Last Updated on December 3, 2021 by laurenpacek
Risotto Cacio e Pepe tastes just like the classic pasta dish, but with risotto rice instead of the pasta. It's creamy, peppery, and entirely delicious. Close your eyes, take a bite, and you'll swear that you're in Rome.
What does "cacio e pepe" mean?
Basically, in Italian, "cacio e pepe" means "cheese and pepper".
- Cacio = cheese
- e = and
- Pepe = pepper
Cacio e pepe--hailing from Rome, Italy--is traditionally made as a pasta dish, usually with spaghetti or tonnarelli pasta. I've made it with bucatini, too. We'll talk about the specific ingredients for this risotto in just a minute, but in addition to pasta, the traditional recipe uses Pecorino Romano cheese (and some parmesan), black pepper, and some starchy pasta water to bind everything together. And that's it!
Why turn a pasta dish into risotto?
I really love risotto, for one thing. It's creamy and comforting to eat, and there's something about all the stirring that goes into preparing it that I find really soothing.
PLUS when I saw Shweta over at Treat Yo'Self NY posting an orzo cacio e pepe, a lightbulb went off. I knew I could turn this classic pasta dish into a risotto. And I did! And I'm not sorry about it at all.
What ingredients go into this risotto?
Just a handful of very good ones. I tried to keep things as true to the original pasta recipe as possible. Let's walk through them!
- Chicken broth: I always have chicken/broth stock on hand, and no one in my house is vegetarian or vegan, so this is what I always use when making risotto. But should you prefer to use vegetable broth/stock, this would work very well, too.
- Unsalted butter: You'll use the butter at the very beginning and the end of this recipe. Using unsalted butter gives you more control over the saltiness of the dish.
- Rice: Arborio (what I used), carnaroli, or vialone nano would all work well here.
- Pecorino and Parmesan cheeses: Cacio = cheese, so these cheeses are key. Pecorino, especially, contributes the recognizable flavor of this dish. Try to find cheeses that are finely grated, or grate them finely yourself.
- Black pepper: Pepe = pepper. Another vital ingredient. Freshly ground black pepper will work best.
- Kosher salt (not pictured, oops): My b. You'll also season your risotto with some kosher salt, to taste.
How does this risotto come together?
In many ways, it comes together in exactly the same way that any other risotto would. However, in the interest of staying as true to the classic cacio e pepe recipe, I've omitted a few ingredients that I'd normally include in a risotto.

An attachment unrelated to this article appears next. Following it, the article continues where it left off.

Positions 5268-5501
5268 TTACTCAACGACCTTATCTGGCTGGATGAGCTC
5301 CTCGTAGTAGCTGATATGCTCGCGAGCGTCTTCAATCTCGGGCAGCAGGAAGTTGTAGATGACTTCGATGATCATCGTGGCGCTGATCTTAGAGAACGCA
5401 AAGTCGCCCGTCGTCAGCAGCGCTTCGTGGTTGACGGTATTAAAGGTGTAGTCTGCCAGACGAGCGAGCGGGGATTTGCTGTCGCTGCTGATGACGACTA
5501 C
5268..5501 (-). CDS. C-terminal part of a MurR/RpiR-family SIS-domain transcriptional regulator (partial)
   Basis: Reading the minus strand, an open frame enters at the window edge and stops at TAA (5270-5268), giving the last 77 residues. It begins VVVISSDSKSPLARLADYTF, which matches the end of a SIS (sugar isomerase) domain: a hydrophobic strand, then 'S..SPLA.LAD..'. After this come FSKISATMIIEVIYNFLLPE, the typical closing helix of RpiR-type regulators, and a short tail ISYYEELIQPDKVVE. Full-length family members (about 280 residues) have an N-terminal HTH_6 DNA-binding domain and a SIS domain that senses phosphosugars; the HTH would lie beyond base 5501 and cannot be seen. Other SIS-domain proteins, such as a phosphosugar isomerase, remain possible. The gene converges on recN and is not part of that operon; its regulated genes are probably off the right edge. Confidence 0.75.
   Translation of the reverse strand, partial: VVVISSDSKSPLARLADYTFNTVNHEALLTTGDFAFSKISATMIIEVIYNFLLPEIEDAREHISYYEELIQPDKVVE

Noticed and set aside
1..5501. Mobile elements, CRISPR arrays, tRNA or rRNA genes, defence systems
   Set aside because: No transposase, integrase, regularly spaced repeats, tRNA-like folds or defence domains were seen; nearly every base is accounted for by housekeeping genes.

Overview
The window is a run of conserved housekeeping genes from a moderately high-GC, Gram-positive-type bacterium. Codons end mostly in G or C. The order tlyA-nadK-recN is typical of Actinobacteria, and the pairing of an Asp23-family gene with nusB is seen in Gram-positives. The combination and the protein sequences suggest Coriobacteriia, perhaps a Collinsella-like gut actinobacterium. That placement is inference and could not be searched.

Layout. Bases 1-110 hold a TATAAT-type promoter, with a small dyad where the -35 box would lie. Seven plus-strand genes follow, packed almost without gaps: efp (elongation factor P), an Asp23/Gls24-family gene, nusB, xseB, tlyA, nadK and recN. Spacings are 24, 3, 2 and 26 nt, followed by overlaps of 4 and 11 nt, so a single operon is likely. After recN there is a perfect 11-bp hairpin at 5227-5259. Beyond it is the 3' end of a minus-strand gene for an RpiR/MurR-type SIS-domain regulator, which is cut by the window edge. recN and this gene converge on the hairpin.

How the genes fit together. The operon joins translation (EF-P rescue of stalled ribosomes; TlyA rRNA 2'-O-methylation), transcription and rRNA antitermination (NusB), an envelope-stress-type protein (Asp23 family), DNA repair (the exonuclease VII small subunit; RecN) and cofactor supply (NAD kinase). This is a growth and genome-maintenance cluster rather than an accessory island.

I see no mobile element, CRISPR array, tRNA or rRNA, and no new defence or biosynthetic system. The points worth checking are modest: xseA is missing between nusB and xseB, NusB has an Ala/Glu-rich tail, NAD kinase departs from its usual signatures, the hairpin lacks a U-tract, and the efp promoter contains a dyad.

To start, butter is melted in a heavy-bottomed pot and risotto rice is toasted in that melted butter. Warmed stock is added to the rice a few ladles at a time, with lots of stirring. It's crucial that the stock be warm, otherwise it will really slow down your cooking time.
Once the rice has absorbed all of the stock, you can go ahead and add the cheeses and freshly ground black pepper. Don't forget some kosher salt and a knob of butter to finish the risotto, too!
Looking for other related recipes?
As mentioned up above, I shared traditional Cacio e Pepe pasta with y'all before. It's so simple and so so good.
- 5 cups chicken broth (see notes)
- 3 tablespoon unsalted butter, divided
- 1 ½ cups Arborio rice (see notes)
- 1 cup Pecorino cheese, finely grated
- ½ cup Parmesan cheese, finely grated
- 1-2 teaspoon black pepper, freshly ground
- kosher salt, to taste
- In a medium-sized saucepan, bring the broth to a simmer. Turn the heat down to low.
- Add 2 tablespoon butter to a heavy-bottomed pot over medium heat. Allow the butter to melt.
- Add the Arborio rice to the melted butter, stirring it around so that every grain of rice is coated in the butter. Stirring often, allow the rice to toast a bit. You'll notice that the exterior of the grains of rice become translucent, while the interior remains white.
- A couple of ladles at a time, add the warmed broth to the rice. Stir constantly. Once the liquid has been absorbed, add another couple of ladles. More stirring. Repeat this until most or all of the liquid had been incorporated and absorbed, and the rice has a nice tender bite to it. You may not use all of the broth.
- Turn off the heat and add both of the cheeses to the rice. Stir until they have melted and are incorporated throughout.
- Add the black pepper and kosher salt, stirring to incorporate, as well. Taste and adjust seasonings as necessary.
- Just before serving, add the remaining 1 tablespoon of butter to the risotto, allow it to melt, and stir it throughout.
- I always have chicken stock on hand, so that's what I tend to use for risotto. If you'd like to make this vegetarian, you can opt for vegetable stock
- Also, related to the stock, you definitely want to take the little bit of extra time to heat it up. Adding cold or even room temperature stock to the rice will cool things down and really extend your cooking time.
- In lieu of Arborio rice, you can also use Carnaroli or Vialone Nano rices.
Nutrition Information:Yield: 4 Serving Size: 1
Amount Per Serving: Calories: 319Total Fat: 18gSaturated Fat: 11gTrans Fat: 0gUnsaturated Fat: 6gCholesterol: 61mgSodium: 1814mgCarbohydrates: 25gFiber: 0gSugar: 2gProtein: 14g